The U.S. government has wasted at least $17 billion in taxpayer money in Afghanistan on various projects that never made it off the ground or were doomed to fail because of incompetence or lack of maintenance in the war-torn country, according to a new report.
ProPublica looked at over 200 audits conducted by the Special Inspector General for Afghanistan Reconstruction (SIGAR) in the last six years and tallied up the costs for the wide range of failed efforts to reach the $17 billion price tag.
The watchdog office formed in 2008 -- seven years after American military forces entered Afghanistan -- only scratched the surface of the estimated $110 billion effort to rebuild the country. That gap means the amount of wasteful spending is probably much higher.
The new study is like a greatest hits compilation. It recounts the most egregious examples, many of which grabbed headlines over the years, of how Washington threw good money after bad. It includes:
- $8 million to end Afghanistan’s drug trade, which by most accounts is flourishing today as never before
- $2 billion for roads that the Afghan government is unlikely to maintain due to lack of funds and security concerns
- $1 billion for unrealized criminal justice reform efforts
While those initiatives can be laid at the feet of several government agencies, the report notes that the Defense Department is solely responsible for multiple boondoggles, such as $936 million for various aircraft that can’t be maintained and another $486 million for cargo planes that can’t fly.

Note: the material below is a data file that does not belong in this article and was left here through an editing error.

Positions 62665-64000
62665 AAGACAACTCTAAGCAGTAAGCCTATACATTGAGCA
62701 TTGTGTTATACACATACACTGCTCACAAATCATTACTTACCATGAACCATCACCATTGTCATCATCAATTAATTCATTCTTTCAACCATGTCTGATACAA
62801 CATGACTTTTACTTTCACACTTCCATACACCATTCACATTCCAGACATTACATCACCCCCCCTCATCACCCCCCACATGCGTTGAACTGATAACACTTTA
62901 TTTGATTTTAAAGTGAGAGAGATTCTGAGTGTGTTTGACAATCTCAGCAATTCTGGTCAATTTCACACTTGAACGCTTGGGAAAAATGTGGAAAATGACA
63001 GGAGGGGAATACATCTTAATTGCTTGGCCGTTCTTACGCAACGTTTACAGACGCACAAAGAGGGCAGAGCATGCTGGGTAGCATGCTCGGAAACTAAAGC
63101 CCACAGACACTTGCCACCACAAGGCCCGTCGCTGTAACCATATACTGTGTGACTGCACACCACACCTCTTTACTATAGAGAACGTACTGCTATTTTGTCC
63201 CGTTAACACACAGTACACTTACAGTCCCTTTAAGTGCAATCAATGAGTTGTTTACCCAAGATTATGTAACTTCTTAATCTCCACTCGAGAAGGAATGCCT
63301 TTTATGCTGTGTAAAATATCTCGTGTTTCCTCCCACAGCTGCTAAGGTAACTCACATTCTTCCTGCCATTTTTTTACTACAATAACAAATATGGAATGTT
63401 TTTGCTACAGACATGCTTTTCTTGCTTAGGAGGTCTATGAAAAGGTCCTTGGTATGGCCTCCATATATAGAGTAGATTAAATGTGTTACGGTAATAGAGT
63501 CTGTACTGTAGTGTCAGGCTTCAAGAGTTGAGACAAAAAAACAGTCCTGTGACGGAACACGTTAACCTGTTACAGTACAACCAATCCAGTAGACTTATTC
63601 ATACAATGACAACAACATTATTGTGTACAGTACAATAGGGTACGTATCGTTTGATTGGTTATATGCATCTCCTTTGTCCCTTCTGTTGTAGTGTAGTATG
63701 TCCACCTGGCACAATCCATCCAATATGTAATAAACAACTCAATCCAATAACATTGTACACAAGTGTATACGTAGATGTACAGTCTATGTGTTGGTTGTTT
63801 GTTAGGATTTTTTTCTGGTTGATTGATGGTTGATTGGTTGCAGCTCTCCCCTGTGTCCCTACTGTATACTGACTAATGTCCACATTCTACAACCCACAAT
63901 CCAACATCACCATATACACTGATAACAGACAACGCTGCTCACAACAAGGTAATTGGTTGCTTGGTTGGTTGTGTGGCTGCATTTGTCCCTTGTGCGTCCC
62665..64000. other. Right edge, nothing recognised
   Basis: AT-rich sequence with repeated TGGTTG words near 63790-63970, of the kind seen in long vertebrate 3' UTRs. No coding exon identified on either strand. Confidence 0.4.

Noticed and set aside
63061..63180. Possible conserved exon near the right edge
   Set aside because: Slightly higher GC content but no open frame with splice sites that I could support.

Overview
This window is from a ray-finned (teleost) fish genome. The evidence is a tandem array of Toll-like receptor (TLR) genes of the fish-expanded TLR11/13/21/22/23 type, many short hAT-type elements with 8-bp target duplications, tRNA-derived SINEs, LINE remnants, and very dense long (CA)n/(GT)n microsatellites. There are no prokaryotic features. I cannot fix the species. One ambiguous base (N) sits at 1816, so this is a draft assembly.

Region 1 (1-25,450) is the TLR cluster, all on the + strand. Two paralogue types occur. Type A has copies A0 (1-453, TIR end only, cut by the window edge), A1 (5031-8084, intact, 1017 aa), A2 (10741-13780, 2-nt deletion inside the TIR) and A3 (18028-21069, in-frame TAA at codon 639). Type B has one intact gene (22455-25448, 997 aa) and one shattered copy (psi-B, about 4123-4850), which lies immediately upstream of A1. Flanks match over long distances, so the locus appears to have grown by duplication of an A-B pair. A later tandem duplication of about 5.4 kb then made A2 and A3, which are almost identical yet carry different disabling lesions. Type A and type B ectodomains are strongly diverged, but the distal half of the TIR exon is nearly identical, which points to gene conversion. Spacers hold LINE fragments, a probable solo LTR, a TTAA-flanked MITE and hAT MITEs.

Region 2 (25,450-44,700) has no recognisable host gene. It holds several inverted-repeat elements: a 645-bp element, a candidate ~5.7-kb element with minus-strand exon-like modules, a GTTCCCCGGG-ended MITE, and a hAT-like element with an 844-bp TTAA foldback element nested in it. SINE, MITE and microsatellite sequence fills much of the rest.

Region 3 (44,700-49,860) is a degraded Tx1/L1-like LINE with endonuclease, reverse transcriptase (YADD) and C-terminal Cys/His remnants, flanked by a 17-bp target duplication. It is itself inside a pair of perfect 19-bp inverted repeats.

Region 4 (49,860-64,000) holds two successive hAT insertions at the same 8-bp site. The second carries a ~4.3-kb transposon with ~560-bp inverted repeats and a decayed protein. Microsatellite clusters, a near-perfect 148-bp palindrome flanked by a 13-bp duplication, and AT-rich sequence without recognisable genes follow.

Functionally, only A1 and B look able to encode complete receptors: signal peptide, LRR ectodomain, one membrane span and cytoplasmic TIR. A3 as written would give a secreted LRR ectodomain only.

The Pentagon also shelled out $470 million on the Afghan Police. The study also notes the $43 million gas station that has roiled Capitol Hill in recent weeks.
The timing of the report couldn’t be better for SIGAR. John F. Sopko, chief of the watchdog office is slated to appear before a Senate Armed Services Committee subpanel shortly after lawmakers return from their holiday break.
The January 20 hearing was ostensibly to scrutinize the work by the Pentagon’s Task Force for Business and Stability Operations, which spent between $700 million and $800 million on economic redevelopment in Afghanistan on projects, like absurdly pricey gas station, as well as $150 million on villas and private security for the group’s staffers.
But Senators will likely use the ProPublica report as a way to press Brian McKeon, principal deputy undersecretary of defense for policy, about the task force’s work. The group disbanded earlier this year. Pentagon officials have argued, rather absurdly, that there is no one in the sprawling department today with any knowledge of the task force, including how it spent its money.
The new price assessment also gives SIGAR supporters like Sen. Claire McCaskill (D-MO) fresh arguments for keeping the watchdog office around even though the U.S. combat mission in Afghanistan formally ended last year.
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